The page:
Ayala Katz’s son Nir Katz z”l came out when he was 20 years old and serving in the Israeli army. Ayala accepted her son’s being gay and then later warmly accepted Nir’s partner into her family. Following Nir’s murder in the attack at Bar Noar in Tel Aviv in 2009, Ayala’s life and sense of purpose changed, and she responded to her personal and profound loss by shifting her priorities from raising her family and her work to becoming an activist in the LGBT movement in Israel. Rather than remaining private with the pain of her loss, she chose to speak up publicly – over and over again, in interviews and on stages at rallies, conferences, and in schools, in a culture riddled with prejudice against LGBT persons, about the dignity of human life regardless of sexual orientation or gender identity.
Without fear of repercussions to her self or life, Ayala has advocated for an Israeli society committed to tolerance of diversity and acceptance of LGBT persons. In addition to public speaking and writing, Ayala worked with LGBT organizations on a variety of projects, most notably the establishment of a center in Tel Aviv dedicated to combatting violence against members of the LGBT community. Her work and involvement in the LGBT movement has offered inspiration and motivation to others in the movement and has helped the Israeli public to become more aware of and question their prejudice against LGBT persons. Deeply committed to opening eyes and changing hearts in the direction of a more tolerant and loving society towards LGBT persons, Ayala Katz has chosen to use her experience of grief and loss to create a more equal, just, and inclusive social landscape.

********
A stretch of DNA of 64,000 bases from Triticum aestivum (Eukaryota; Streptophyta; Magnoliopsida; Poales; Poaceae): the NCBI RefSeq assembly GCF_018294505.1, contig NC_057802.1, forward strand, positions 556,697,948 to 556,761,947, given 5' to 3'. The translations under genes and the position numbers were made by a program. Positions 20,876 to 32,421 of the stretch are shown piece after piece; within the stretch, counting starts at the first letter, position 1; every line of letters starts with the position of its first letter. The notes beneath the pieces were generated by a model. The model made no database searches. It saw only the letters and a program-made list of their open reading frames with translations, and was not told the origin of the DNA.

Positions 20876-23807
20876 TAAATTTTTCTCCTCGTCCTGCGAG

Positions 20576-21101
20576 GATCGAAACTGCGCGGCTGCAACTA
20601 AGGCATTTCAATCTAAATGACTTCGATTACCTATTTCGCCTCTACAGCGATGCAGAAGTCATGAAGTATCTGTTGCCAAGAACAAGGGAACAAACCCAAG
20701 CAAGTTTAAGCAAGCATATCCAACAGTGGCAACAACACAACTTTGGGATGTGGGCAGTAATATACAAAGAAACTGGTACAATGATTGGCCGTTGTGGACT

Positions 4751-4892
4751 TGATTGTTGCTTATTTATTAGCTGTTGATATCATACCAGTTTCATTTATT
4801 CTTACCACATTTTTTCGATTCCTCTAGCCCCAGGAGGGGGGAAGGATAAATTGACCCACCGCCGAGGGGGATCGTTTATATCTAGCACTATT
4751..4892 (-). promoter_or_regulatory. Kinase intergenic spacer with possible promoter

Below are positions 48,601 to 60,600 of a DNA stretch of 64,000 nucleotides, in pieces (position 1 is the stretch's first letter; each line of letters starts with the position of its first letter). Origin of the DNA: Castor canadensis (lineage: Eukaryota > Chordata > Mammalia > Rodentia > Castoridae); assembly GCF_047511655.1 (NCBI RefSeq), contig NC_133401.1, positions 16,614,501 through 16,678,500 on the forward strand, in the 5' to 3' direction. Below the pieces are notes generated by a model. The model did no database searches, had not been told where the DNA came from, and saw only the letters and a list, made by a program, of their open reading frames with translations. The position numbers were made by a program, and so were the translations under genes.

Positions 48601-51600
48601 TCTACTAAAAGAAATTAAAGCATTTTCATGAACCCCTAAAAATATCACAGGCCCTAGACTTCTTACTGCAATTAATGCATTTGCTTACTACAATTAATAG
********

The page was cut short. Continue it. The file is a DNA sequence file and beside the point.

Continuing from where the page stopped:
Following Nir’s death, Ayala was invited to become the Chairperson of the LGBT parents’ support organization, Tehila, and Ayala served in this position from December 2009 until February 2011. In her capacity as Chairperson, she worked to promote Tehila in the media and foster cooperation between Tehila and other LGBT organizations in Israel and abroad, and she participated in several weekend meetings of Israel’s LGBT leaders groups. Less than a year after Nir’s death, Ayala invited the Israeli Minister of Education to meet with LGBT parents and organizations at the Tel Aviv Gay Center to discuss problems faced by the LGBT community in Israel. On May 17, 2010, the International Day Against Homophobia, Gideon Saar met with LGBT groups for the first time any education minister had ever met and spoken with LGBT groups in a public forum.